One reason I dislike my children watching regular, non-PBS cable TV is the commercials, those 30-second seductions perfectly geared to Id-driven young children. Last week my son begged me to take him to Popeye’s Chicken, as if it were a five-star restaurant. This week it is the hamper hoop, which is exactly what the name indicates, a laundry basket with a basketball hoop. I placed a laundry basket under the small indoor basketball hoop we already have and said, “Voila.” My six year old was not impressed.
My husband and I have no clear policy regarding buying nonessential items when it isn’t a birthday or holiday. And right now, our son is not ready to manage his own money. If we unlocked his piggy bank, I guarantee it would be followed by a binge of impulse spending. I also did not want to do a trade — if you do this activity, you will get this reward. According to Daniel Pink’s book Drive, we shouldn’t give rewards for chores, as that creates an expectation. The logic being if I pay them once for making their bed, why should they ever make it for free again?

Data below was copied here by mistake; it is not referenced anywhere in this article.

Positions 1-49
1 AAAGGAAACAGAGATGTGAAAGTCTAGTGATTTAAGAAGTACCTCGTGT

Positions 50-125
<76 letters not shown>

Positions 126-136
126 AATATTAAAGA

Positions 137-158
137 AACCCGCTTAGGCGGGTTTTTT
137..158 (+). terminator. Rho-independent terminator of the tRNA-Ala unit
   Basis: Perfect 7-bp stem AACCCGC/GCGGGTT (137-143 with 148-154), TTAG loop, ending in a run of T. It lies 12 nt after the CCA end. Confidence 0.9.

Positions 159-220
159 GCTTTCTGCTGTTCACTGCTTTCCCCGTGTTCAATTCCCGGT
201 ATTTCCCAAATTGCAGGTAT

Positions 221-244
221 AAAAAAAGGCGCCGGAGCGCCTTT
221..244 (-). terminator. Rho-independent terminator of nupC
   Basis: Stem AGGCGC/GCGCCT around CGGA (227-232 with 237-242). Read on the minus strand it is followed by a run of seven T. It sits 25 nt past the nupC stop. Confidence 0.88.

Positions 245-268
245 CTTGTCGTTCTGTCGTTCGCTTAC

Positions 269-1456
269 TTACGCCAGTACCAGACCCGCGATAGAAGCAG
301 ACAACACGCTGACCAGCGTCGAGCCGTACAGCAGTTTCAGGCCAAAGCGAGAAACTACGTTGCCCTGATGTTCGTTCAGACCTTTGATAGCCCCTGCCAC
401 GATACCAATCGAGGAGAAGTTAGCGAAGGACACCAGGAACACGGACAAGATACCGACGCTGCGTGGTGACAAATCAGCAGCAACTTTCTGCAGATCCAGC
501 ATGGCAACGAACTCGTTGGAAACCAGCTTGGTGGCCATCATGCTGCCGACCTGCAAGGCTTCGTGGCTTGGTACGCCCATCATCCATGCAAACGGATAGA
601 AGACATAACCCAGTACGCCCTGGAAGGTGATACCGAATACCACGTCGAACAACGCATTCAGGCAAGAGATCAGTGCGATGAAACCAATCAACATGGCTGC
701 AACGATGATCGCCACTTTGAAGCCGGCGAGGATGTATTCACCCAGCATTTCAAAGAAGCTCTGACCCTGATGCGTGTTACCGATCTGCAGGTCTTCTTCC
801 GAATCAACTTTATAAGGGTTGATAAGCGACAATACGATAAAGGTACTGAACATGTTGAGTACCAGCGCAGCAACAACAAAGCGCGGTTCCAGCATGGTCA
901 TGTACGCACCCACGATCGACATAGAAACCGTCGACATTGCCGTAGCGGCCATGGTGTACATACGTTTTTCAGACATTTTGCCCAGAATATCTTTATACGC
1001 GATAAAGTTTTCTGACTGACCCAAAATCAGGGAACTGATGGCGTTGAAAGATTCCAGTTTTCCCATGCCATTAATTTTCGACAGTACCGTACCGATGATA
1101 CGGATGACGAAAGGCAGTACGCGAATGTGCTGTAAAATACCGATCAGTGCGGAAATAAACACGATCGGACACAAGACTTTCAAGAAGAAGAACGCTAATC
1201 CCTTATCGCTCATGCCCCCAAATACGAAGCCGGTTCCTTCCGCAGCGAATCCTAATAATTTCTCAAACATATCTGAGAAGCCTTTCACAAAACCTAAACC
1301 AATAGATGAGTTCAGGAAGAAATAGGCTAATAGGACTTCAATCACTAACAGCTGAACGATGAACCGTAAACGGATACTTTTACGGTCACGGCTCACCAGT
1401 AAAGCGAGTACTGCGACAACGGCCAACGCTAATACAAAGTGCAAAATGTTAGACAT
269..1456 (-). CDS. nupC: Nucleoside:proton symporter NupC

My solution was to introduce my son to the twelve labors of Hercules. As luck would have it, a children’s version was available online and I was able to introduce him to Greek mythology and give him a way to earn his hamper hoop. To acquire it, he needed to come up with twelve challenges. Some of the challenges he came up with were to complete a puzzle, pick up his toys, read a book to his sister, and complete a craft. He isn’t strangling lions or moving rivers, but unlike Hercules, he is not going for immortality, just a glorified hamper.